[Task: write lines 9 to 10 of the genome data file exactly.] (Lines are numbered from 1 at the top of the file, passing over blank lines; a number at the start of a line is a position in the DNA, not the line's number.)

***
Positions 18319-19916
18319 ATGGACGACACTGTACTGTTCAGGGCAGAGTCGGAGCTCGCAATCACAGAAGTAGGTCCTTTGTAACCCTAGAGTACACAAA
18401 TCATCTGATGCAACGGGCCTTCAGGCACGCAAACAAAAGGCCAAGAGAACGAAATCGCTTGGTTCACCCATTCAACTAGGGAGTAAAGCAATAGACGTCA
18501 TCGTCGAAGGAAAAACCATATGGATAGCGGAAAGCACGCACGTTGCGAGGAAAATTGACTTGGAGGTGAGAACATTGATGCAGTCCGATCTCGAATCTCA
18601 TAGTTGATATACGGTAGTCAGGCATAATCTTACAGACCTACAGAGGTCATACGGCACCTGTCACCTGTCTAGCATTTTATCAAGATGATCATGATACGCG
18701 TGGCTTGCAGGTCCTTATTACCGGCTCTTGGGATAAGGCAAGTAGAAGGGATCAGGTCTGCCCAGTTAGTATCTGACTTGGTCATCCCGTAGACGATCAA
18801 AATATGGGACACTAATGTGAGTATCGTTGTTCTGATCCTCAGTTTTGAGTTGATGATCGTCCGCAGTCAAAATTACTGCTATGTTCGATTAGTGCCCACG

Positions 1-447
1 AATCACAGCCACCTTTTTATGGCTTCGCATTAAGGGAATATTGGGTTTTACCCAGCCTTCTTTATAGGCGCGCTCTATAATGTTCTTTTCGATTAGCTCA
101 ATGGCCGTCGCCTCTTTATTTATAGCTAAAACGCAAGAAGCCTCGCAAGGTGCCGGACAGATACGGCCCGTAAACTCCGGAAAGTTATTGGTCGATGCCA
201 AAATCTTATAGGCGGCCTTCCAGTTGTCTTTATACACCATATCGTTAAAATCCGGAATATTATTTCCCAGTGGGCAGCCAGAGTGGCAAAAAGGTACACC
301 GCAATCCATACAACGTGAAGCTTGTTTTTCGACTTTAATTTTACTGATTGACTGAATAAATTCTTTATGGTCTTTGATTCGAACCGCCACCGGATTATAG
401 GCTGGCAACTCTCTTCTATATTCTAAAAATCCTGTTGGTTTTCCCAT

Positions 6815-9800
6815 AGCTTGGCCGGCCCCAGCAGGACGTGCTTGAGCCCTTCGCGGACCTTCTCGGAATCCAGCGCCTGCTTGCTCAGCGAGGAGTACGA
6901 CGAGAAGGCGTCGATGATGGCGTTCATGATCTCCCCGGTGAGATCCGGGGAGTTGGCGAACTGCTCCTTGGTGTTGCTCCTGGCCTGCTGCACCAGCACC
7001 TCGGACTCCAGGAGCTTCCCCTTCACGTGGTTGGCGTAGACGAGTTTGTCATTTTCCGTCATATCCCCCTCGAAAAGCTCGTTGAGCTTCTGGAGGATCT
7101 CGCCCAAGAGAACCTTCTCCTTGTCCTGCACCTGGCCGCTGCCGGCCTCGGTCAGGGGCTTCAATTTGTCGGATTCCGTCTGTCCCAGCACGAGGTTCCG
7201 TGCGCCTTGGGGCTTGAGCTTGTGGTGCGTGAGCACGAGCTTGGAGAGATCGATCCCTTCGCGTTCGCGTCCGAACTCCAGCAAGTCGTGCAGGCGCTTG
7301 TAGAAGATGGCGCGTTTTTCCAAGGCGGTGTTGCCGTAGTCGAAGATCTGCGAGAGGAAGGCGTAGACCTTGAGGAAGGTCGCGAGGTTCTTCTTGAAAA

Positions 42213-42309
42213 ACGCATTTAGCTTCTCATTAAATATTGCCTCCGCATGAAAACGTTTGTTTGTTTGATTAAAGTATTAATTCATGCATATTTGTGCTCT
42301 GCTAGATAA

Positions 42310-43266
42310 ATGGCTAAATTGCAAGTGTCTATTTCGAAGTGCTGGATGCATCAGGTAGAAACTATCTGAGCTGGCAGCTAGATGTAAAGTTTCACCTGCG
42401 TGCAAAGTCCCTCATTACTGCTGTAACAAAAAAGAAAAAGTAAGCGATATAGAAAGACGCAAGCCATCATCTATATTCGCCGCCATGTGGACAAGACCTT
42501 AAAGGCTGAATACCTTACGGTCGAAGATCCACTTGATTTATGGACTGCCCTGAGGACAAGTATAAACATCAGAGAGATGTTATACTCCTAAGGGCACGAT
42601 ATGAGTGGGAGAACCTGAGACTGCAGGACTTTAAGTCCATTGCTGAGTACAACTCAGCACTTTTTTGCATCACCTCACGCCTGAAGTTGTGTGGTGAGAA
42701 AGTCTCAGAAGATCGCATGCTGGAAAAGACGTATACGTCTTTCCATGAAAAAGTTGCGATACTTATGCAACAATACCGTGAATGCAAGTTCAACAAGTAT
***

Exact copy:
1 AATCACAGCCACCTTTTTATGGCTTCGCATTAAGGGAATATTGGGTTTTACCCAGCCTTCTTTATAGGCGCGCTCTATAATGTTCTTTTCGATTAGCTCA
101 ATGGCCGTCGCCTCTTTATTTATAGCTAAAACGCAAGAAGCCTCGCAAGGTGCCGGACAGATACGGCCCGTAAACTCCGGAAAGTTATTGGTCGATGCCA